Why Martin and Malcolm Wouldn't Make Much of a Difference Today


Feb. 22, 2006 — -- Martin Luther King Jr. and Malcolm X would not necessarily be considered world-changing revolutionaries if they had risen to national prominence 50 years later -- in today's world.

"I'm afraid that if Martin and Malcolm were around today, they just might be lone voices in the woods," said Mark Chapman, professor of African American studies at Fordham University in the Bronx, N.Y. "Back in the time of Martin and Malcolm, the time was very different. Politically, there was a movement against colonialism and for the rights and freedom of marginalized people not just in America but all over the world. The voices of Malcolm and Martin were heard all around the world."

"It is often asked who could be held in the same regard of Malcolm and Martin?" Chapman continued. "With the Rev. Jesse Jackson, there have been questions about his personal ambition, and he has had his moral shortcomings. And Al Sharpton doesn't even come close."

From the 1955 lynching of Emmett Till -- the black teen killed for whistling at a white woman -- to Rosa Parks' refusal to give up her bus seat, the Montgomery bus boycott, the March on Washington, and then the passage of the Civil Rights Act of 1964 that outlawed discrimination based on race, color, religion, sex or national origin, the civil rights movement was the dominant issue in the United States during the time of King and Malcolm X.

If they were around today -- if the civil rights movement had taken place without them -- they would not find an America primarily consumed with lingering racial inequality and subtle forms of racism. They would find a post-9/11 nation where, according to some polls, people wouldn't mind giving up some of their civil liberties to protect the nation from terrorism. They would find a nation divided over the reasons for going to war in Iraq.

Malcolm X and King would also find a nation still reeling from the devastation of Hurricane Katrina, as thousands of poor people -- predominantly African American -- remain displaced and have no idea when they will be able to call any place their permanent home.

Malcolm X was a consistent critic of U.S. domestic and foreign policy, famously saying that a "white man's heaven is a black man's hell" and predicting that "a bloodbath is on its way in America." Initially, King was somewhat reticent to harshly criticize the government following the passage of the Civil Rights Act. But he gradually spoke out against the Vietnam War, most notably in a worldwide address at New York City's Riverside Church in 1967 where he called America the "greatest purveyor of violence in the world today."

Today, some analysts say, Malcolm X and King would still be outspoken critics of the United States -- and would likely be labeled by right-wing conservatives as "anti-American" and not supportive of troops serving overseas.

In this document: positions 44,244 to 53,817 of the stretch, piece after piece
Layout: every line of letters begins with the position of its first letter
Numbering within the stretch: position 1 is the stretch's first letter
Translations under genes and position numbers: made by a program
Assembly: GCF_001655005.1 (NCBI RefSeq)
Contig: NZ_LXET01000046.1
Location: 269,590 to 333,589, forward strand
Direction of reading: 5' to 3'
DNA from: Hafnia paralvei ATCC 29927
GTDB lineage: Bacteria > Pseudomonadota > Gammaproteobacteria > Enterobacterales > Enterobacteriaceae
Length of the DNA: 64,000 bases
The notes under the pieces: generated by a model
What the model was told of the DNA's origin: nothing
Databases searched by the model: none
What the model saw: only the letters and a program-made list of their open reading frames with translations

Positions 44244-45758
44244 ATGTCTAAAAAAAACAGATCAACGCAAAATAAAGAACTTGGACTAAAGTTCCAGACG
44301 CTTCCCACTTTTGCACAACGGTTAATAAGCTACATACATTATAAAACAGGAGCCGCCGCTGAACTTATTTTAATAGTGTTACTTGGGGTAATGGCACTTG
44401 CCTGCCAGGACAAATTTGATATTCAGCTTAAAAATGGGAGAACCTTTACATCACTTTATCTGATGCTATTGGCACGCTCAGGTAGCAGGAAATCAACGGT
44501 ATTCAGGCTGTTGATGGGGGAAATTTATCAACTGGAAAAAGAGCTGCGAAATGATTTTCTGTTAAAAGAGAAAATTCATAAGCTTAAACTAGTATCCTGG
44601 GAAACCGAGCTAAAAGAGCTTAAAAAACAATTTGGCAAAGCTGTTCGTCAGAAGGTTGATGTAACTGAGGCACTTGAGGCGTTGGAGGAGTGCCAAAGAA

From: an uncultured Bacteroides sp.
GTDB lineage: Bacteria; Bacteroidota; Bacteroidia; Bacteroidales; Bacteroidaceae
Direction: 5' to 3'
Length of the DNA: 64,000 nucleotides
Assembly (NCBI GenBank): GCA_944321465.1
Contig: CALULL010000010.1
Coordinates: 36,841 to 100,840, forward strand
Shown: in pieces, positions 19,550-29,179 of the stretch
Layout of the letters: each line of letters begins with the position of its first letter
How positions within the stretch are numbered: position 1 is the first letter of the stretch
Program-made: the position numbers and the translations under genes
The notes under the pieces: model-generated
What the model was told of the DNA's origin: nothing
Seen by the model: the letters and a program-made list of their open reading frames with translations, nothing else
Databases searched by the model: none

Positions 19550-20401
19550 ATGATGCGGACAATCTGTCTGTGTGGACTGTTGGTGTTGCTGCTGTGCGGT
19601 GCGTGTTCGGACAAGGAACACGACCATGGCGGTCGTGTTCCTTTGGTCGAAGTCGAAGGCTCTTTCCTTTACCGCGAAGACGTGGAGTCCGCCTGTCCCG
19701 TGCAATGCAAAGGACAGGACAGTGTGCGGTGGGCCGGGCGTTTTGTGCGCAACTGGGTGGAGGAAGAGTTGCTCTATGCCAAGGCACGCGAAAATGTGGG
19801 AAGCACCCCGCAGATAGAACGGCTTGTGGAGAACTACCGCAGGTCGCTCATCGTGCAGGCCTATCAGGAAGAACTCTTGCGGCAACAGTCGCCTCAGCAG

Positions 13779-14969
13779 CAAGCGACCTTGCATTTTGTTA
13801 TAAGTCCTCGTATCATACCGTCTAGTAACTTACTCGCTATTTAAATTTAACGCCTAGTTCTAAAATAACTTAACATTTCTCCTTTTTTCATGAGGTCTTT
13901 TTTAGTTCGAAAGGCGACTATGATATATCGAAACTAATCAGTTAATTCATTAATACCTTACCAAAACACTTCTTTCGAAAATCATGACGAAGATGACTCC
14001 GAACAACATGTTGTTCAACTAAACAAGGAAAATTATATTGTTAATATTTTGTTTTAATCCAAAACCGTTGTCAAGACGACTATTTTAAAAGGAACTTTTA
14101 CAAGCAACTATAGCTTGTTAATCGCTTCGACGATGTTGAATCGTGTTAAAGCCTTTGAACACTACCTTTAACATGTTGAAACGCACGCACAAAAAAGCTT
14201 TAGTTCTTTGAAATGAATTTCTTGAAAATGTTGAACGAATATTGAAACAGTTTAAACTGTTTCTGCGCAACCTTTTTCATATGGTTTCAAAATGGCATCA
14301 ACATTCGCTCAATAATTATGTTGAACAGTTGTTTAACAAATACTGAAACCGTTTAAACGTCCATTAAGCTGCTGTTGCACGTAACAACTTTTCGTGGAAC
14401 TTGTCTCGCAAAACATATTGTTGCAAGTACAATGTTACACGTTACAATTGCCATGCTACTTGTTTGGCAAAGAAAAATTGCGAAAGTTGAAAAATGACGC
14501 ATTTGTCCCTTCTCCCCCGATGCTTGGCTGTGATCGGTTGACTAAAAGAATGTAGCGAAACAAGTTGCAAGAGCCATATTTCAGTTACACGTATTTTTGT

"My feeling is that they were such visionary leaders -- that they were so open to growth -- that they would have been powerful critics of our domestic and foreign policy," said Mark Naison, also a professor of African American studies at Fordham. "I hate to use this term, but they wear well. Their ideas hold up. If you take Dr. King's speech where he declared the United States was the greatest purveyor of violence and replace Vietnam with Iraq, it almost seems prophetic."

It's debatable whether King would have had a "Dream" vision of the United States if he had grown up in a different time and risen to prominence in today's world. Arguably, the fiercest critics are not pessimists but are at heart optimists -- and have a belief and hope for what their world can be. That may be part of what fuels their criticism.

Still, some warn that the lack of great modern-day leaders is not just an African American problem. It also may illustrate the change in the heart of the nation following the assassinations of President Kennedy, Malcolm X, King and Robert F. Kennedy, and the failure of the Vietnam War. A nation of optimism wilted into a nation of frustration and broken promises -- and has yet to fully recover.

"Remember, this lack of great leaders is not just a problem in the African American community. It is a problem across the board," Naison said. "In many ways, Dr. King, John F. Kennedy, and even Malcolm X were products of a nation of optimism. Look at Hurricane Katrina. What happened to the can-do spirit? We used to be a nation of miracles, not one that could be paralyzed by a natural disaster. And we're still paralyzed. People are still stranded."

"Look at JFK. When he talked about optimism, it was believable," Naison continued. "But when President Bush says the same thing, it's almost comical. … We are hated around the world. They [other nations] hate us. They laugh at us."

The 1960s saw a loss of innocence and dynamic leadership that has left people looking for the next JFK, King and Malcolm X ever since. But we should remember one thing: One or two charismatic people can symbolize a movement. But rarely does one person single-handedly start a movement.

"People are always expecting one person to start a movement," Chapman said. "But Martin Luther King didn't start the civil rights movement. It was set in motion before he came into the picture. He was not bigger than the movement."

Undoubtedly, Malcolm X and King were revolutionaries who changed the world. But if they emerged today, they might be just revolutionaries in a changed world.

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